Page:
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After Okla. Historic Pay Raise, Morale Is Up—But Teacher Shortage Persists

Oklahoma-teachers-article.jpg

This spring, Oklahoma teachers walked out of their classrooms for nine days, protesting low salaries, crumbling classrooms, and cuts to school spending. They walked out despite the state legislature passing an average $6,100 pay raise—the largest in state history, although it fell short of teachers' demands.

Now, four months later, teacher morale across the state has improved, but there have been no immediate effects on Oklahoma's teacher shortage, according to a new survey from the Oklahoma State School Boards Association

The survey found that Oklahoma schools are starting the new academic year with nearly 500 teaching vacancies. More than half of the superintendents who responded to the survey found that teacher hiring is worse this year compared to last year.

Increasingly over the years, Oklahoma schools have been relying on emergency-certified teachers, who typically don't have any classroom experience or training. Just this summer, the Oklahoma state board of education has approved 1,237 emergency certifications—on track to surpass last year's record of nearly 2,000. These certifications allow people without a teaching certificate to teach for one year, or allow a certified teacher to teach a new subject before getting recertified.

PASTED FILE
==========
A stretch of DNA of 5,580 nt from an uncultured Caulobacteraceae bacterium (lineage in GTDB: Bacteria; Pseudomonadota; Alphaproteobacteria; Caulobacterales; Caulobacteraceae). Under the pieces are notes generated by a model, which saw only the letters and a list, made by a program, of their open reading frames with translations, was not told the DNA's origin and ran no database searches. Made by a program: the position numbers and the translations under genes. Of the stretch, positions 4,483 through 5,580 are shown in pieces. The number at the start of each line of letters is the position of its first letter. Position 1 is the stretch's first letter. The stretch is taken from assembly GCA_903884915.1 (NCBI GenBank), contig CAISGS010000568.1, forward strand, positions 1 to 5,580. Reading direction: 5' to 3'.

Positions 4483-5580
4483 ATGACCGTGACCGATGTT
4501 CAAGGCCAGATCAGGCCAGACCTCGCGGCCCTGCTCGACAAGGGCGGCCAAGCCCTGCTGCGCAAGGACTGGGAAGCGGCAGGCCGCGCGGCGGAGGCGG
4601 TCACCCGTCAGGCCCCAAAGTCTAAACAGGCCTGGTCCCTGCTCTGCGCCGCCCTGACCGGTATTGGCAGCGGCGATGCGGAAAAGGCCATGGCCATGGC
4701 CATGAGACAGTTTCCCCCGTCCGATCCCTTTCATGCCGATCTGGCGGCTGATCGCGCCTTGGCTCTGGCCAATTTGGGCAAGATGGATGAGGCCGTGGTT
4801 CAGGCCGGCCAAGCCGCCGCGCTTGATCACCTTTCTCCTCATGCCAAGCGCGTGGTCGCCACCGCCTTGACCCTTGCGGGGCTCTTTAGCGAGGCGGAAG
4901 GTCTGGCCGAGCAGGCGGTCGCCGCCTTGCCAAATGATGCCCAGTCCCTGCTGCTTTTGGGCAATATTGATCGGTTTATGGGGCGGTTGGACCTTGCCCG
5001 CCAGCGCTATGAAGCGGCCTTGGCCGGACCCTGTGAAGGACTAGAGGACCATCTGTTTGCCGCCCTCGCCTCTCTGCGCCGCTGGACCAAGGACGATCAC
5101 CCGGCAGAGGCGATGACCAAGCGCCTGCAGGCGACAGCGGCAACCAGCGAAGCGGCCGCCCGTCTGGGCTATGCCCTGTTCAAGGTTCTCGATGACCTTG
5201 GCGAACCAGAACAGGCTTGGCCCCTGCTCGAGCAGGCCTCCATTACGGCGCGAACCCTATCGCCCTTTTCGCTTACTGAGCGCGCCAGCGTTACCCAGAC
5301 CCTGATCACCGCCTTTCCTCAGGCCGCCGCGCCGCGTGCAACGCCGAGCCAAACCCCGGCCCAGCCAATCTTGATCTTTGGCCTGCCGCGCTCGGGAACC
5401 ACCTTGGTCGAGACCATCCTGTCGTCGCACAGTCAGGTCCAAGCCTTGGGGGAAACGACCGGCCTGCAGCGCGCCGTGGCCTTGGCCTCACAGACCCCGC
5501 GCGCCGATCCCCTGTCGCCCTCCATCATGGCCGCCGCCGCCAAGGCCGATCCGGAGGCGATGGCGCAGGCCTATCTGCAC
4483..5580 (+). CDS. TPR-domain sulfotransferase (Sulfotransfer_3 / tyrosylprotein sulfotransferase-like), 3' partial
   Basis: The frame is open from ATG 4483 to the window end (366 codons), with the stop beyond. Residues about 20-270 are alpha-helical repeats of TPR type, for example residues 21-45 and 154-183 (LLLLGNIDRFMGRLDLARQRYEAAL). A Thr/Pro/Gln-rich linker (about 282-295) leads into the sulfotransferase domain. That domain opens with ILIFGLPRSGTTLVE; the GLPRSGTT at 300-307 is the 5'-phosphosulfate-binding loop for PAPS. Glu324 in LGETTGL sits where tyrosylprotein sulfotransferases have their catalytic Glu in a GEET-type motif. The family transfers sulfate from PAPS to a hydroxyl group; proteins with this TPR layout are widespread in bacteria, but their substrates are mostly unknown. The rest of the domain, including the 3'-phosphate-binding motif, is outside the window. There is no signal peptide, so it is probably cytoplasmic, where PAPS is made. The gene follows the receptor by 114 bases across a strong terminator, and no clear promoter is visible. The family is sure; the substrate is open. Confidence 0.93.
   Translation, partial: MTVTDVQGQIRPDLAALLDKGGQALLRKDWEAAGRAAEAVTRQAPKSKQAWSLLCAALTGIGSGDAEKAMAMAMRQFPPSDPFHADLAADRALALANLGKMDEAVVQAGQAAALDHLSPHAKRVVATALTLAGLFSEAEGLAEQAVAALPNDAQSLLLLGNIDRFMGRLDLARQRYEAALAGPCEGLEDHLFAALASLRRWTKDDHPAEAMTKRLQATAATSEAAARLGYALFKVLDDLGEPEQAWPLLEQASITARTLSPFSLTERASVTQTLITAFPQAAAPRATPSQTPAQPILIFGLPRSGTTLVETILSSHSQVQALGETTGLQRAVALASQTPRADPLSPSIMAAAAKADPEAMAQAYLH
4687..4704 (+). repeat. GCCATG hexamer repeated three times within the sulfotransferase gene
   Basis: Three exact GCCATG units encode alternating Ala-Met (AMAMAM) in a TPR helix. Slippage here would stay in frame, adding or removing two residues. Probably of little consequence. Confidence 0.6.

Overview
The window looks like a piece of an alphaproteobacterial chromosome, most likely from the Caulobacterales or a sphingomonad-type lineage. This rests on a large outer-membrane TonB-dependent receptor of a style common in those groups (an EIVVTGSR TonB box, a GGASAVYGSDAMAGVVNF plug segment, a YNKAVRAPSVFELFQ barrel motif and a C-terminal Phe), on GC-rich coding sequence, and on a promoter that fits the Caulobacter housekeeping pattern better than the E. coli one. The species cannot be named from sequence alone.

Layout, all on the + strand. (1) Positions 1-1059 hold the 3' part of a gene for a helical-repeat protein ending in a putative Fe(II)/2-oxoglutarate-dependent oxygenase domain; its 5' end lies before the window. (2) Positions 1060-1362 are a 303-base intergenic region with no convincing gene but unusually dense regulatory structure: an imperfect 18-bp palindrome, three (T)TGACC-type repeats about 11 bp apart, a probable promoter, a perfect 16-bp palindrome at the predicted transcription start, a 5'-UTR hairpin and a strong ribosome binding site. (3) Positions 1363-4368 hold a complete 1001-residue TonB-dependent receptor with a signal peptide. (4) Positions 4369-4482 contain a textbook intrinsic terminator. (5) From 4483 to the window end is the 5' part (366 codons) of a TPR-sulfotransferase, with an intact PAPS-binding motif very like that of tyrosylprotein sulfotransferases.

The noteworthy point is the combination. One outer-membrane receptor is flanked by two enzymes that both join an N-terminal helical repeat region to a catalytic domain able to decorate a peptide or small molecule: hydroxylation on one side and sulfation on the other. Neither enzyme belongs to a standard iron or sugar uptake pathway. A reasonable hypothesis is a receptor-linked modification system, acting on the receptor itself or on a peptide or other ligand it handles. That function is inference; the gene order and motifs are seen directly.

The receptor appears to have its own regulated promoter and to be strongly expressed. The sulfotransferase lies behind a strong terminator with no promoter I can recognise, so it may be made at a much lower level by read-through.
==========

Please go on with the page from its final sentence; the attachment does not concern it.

While many district leaders said that the pay raise helped them convince some teachers who were contemplating retirement to stay in the classroom, it didn't have a major impact on either recruitment or retention. That might be because of teachers' worries about an attempt to ask voters to repeal the tax hikes that funded the teacher pay raise. An anti-tax group was seeking to put the question of tax increases on the November ballot, but it abandoned its effort in July after an unfavorable Oklahoma Supreme Court ruling. 

"The veto referendum effort left teachers with too much doubt about whether the raise was real," said Shawn Hime, the OSSBA executive director, in a statement. "That missed opportunity meant many teachers made choices to leave the state or pursue other professions."

Districts report that special education teaching positions—which are not eligible for emergency certification—are the most difficult to fill, followed by high school science and math, elementary, and middle school math and science teaching positions. In addition to relying on emergency-certified teachers, 43 percent of districts anticipate bringing retired teachers back into the classroom this school year, and 35 percent plan to hire adjunct instructors, who teach on a part-time basis. 

However, there are some bright spots for school districts: Far fewer school systems plan to increase class sizes this school year, and more than 100 school districts reported adding at least one teaching position since last school year. The Oklahoma state legislature also boosted funding for public schools in response to the walkout. 

The Oklahoma work stoppage ended with mixed emotions this spring: Many teachers were frustrated with the resolution of the walkout, which was called off by the state teachers' union after days of legislative inaction. Teachers had initially asked for a $10,000 pay raise over three years. But before this year, Oklahoma teachers hadn't received a pay raise in 10 years. They are among the lowest paid in the nation.  

"The pay raise has been both positive and a step in the right direction," said Janet Dunlop, the superintendent of Broken Arrow schools, located outside of Tulsa, according to the survey. "It's boosting morale, but it is definitely not a fix to a very deep problem."

Image: Educator Benita Boone, right, rallies with other teachers during a protest on April 18 in Oklahoma City. —Sue Ogrocki/AP-File

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